In learning about compassionate living, I also learned about the destruction of the planet. And so I became an environmental activist and tried to care for all living beings I encountered. But I wasn’t perfect. I slipped up and I still went to the zoo one final time. In the picture above (bottom right), you see the poor and terrified stare from this Coquerel sifaka, a rare breed of lemur, here held captive and bred at the Maryland Zoo. I was an idiot. Plain and simple. I knew it was wrong. I felt it was wrong being there, looking at the sad and miserable animals held in captivity. But I went. Oh, how I regret it. The zoo was not fun, it was torturous.

I’m sharing my history because I don’t want anyone to think that I’ve led a “perfect” veg-friendly life. I haven’t. I’m sharing it because, no matter where you are in your life right now, no matter what you’ve done, you can still change.

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My first time at the DC VegFest was a bit overwhelming, but amazing.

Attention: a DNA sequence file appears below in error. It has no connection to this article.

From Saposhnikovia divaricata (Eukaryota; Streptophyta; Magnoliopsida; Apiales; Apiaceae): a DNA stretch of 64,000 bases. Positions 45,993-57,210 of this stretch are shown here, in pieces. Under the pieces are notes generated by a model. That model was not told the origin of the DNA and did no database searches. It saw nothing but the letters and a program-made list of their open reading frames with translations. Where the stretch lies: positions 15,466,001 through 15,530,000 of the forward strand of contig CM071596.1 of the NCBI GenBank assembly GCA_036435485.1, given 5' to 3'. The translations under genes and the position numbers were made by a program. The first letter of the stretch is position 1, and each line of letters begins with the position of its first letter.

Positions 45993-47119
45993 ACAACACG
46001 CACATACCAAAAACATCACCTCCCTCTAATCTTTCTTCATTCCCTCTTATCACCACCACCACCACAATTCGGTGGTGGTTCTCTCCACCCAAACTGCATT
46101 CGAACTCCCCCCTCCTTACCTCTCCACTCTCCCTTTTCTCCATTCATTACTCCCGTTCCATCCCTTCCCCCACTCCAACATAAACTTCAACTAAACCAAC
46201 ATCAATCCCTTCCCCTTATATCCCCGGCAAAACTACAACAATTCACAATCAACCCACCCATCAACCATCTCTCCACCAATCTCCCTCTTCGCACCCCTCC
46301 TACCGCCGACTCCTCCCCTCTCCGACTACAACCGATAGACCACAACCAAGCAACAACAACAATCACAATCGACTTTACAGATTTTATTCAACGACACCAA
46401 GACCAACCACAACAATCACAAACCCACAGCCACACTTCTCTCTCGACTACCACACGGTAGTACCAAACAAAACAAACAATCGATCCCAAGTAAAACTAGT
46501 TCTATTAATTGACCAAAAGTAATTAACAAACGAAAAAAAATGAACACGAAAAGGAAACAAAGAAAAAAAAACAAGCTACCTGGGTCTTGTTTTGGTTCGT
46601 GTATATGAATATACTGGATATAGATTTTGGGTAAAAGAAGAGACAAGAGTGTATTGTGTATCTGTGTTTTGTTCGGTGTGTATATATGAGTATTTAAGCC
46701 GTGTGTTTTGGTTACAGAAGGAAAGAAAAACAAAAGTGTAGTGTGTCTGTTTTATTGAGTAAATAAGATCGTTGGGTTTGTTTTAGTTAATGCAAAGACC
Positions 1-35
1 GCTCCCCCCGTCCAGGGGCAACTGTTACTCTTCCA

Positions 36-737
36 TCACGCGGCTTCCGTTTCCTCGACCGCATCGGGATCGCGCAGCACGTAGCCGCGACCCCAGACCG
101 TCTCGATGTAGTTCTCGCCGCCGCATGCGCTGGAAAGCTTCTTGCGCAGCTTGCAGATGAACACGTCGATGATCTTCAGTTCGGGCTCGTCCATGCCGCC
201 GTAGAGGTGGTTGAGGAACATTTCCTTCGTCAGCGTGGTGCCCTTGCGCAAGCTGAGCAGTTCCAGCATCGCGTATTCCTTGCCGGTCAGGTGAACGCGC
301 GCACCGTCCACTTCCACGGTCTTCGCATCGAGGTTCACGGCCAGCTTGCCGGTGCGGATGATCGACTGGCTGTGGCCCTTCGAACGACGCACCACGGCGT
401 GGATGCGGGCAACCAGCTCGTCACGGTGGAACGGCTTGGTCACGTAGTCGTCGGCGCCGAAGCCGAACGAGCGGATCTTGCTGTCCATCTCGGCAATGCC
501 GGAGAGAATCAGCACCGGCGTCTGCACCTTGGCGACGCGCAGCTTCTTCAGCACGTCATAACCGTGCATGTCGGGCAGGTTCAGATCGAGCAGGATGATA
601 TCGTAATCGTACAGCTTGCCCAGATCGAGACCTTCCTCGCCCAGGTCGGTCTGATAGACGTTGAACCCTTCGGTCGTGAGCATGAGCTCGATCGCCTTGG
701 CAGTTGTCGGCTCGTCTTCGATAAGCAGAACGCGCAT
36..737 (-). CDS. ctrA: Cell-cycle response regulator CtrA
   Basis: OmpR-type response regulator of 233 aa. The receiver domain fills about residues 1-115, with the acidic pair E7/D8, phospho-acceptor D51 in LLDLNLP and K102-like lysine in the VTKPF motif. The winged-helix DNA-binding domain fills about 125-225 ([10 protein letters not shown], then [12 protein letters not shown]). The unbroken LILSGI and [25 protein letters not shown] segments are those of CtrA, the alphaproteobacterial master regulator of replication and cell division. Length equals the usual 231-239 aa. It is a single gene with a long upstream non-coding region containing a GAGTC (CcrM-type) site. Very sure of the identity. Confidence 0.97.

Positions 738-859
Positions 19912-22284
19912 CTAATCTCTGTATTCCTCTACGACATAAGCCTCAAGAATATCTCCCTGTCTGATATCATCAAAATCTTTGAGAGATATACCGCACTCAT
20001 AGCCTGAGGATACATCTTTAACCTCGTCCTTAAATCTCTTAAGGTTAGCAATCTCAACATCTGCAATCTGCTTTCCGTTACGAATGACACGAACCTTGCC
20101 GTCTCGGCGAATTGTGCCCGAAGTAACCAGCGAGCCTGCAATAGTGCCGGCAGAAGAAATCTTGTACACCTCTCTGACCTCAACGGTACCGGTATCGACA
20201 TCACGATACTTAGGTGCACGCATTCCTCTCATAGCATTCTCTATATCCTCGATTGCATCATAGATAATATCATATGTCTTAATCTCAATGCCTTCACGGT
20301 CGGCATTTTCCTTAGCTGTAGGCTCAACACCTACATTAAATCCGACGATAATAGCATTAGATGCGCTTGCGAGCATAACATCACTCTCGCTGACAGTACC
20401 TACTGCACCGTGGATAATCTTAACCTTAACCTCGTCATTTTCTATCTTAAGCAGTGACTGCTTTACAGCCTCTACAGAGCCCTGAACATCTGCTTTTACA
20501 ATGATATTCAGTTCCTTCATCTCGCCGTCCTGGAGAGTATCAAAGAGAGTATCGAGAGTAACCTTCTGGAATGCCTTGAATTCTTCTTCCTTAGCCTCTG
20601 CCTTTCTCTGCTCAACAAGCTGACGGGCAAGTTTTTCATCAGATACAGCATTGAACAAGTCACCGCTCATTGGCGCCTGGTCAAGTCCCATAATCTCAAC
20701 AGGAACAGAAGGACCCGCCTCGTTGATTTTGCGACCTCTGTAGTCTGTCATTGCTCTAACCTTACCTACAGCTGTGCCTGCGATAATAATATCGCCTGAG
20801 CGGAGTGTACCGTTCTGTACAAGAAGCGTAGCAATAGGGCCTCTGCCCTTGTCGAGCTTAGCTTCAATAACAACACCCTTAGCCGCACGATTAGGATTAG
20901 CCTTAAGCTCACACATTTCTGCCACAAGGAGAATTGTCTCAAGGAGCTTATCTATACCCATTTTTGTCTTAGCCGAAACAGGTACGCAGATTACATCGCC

Then, I finally went vegan. I knew for years prior that it was something that I should do, that I needed to do. But I couldn’t do it. “I could never give up cheese.”

Famous.

Last.

Words.

I read an article in VegNews magazine about Ellen Degeneres and Portia de Rossi going vegan and the wheels started to turn more seriously. Two months later, I watched Forks Over Knives. The end.

But actually not; because there’s more.

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Today, I believe I am a true animal advocate.